Sugary beverages are having a negative effect on the nutritional health of Americans. Soda, energy drinks and sports drinks are the largest source of added sugar in the average American's diet, and a significant contributor of empty calories.1 Between 1977 and 2001 Americans' daily calorie consumption increased by 250-300 calories,2 nearly half of which (43%) came from sugary drinks alone.3 So it's not surprising that there is solid scientific evidence indicating a strong link between sugary drink consumption and obesity.3 And, it turns out that calories in liquid form do not trigger the same feeling of satiation (fullness) as those from solid foods. As a result the calories we drink add to those we eat, rather than replace them. Adults who drink one soda or more daily are 27% more likely to be overweight or obese.5 For each additional soda a child drinks, his or her risk of obesity goes up 60%.6 Find further information about sugary drinks in the fact sheets below.
Kick the Can Fact Sheets
- The Health Consequences of Sugar Sweetened Beverages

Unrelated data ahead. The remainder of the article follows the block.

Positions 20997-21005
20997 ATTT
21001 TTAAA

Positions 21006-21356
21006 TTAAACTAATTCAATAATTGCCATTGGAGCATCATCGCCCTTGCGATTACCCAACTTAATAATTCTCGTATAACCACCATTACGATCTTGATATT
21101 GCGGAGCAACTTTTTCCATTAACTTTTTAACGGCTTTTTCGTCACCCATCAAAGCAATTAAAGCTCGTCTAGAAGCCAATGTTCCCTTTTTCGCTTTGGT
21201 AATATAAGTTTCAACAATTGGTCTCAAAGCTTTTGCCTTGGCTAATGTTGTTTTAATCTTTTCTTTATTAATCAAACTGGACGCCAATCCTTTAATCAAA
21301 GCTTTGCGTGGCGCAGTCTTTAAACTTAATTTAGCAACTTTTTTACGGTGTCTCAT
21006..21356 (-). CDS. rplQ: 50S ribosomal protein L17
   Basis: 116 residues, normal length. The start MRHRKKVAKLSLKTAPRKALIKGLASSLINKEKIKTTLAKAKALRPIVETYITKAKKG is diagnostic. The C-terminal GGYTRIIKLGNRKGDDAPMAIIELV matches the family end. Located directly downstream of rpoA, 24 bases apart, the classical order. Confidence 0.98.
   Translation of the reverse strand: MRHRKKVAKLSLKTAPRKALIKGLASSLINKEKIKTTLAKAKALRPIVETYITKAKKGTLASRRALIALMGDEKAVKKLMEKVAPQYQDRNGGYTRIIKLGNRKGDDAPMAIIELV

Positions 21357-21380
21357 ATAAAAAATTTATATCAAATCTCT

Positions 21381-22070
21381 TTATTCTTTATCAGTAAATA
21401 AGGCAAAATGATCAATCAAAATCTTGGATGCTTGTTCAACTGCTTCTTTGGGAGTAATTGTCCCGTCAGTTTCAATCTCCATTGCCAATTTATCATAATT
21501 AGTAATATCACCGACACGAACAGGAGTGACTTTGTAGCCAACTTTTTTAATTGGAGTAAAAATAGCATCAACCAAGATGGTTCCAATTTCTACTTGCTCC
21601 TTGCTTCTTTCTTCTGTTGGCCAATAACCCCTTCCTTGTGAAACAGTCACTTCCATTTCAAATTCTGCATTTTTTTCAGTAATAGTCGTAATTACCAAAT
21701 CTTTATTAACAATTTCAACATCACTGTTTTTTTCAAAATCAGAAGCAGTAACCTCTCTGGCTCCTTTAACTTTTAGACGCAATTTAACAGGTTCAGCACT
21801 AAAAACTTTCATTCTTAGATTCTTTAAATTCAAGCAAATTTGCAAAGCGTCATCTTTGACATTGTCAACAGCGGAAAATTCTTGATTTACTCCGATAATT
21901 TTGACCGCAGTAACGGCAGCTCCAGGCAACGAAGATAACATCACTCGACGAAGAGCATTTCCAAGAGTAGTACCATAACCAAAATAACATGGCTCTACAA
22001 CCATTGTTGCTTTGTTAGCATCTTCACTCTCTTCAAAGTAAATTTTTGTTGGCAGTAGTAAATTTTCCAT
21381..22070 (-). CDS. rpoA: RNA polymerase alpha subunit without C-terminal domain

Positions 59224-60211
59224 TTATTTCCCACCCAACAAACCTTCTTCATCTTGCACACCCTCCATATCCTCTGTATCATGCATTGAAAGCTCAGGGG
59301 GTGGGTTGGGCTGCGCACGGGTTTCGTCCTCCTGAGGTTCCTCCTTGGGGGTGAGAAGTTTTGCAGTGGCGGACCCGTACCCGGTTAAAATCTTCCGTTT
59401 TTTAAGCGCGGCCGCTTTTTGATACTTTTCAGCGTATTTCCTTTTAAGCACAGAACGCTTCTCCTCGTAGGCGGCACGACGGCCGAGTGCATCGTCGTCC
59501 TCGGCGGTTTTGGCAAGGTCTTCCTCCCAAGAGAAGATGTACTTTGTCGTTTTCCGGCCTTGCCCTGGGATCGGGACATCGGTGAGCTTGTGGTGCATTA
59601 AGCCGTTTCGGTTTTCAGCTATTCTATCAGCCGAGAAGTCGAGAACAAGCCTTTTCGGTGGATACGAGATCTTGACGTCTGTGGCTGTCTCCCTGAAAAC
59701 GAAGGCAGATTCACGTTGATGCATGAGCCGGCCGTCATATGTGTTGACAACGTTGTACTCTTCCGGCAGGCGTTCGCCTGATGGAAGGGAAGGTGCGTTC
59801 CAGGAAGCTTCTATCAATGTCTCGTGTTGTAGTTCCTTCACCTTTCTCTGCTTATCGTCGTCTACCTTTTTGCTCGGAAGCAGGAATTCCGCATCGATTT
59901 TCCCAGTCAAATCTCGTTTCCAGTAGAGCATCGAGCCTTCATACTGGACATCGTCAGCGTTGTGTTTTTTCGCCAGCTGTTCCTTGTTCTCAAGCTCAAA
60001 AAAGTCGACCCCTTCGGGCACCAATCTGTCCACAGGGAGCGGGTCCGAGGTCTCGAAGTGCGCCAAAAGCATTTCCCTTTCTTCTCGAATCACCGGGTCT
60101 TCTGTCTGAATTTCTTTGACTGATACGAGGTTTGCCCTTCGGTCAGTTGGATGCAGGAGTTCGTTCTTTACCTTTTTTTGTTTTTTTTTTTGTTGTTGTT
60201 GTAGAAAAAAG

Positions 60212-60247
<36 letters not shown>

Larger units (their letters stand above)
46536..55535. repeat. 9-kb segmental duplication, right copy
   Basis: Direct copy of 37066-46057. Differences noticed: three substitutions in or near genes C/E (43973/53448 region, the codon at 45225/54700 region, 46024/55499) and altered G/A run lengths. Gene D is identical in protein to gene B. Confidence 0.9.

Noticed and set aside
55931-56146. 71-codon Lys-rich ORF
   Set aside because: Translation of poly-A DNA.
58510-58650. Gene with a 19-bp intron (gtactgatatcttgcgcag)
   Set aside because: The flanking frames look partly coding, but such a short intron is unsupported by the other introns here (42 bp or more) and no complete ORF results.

- How Sugar-Sweetened Beverages Became a Leading Contributor to the Obesity Epidemic
- Sugar-Sweetened Beverages and Young Children
- Overweight and Obesity
- Sugar-Sweetened Beverages and Satiety
- Water and Sports Drinks
Yale Rudd Center Fact Sheets
1. U.S. Department of Agriculture and U.S. Department of Health and Human Services. Dietary Guidelines for Americans, 2010. 7th Edition, Washington, DC: U.S. Government Printing Office, December 2010.
2. Guthrie JF, Morton JF. Food sources of added sweeteners in the diets of Americans. Journal of the American Dietetic Association. 2000; 100:43-51.
3. Woodward-Lopez G, Kao J, Ritchie L. To what extent have sweetened beverages contributed to the obesity epidemic? Public Health Nutrition. 2011; 14(3):499-509.
4. DiMeglio DP, Mattes RD. Liquid versus solid carbohydrate: effects on food intake and body weight. International Journal of Obesity. 2000; 24: 794-800.
5. Babey SH, Jones M, Yu H, Goldstein H. Bubbling Over: Soda Consumption and Its Link to Obesity in California. UCLA Center for Health Policy Research and California Center for Public Health Advocacy, 2009.
6. Ludwig DS, Peterson KE, Gortmaker SL. Relation between consumption of sugar-sweetened drinks and childhood obesity: a prospective, observational analysis. Lancet 2001; 357: 505-08.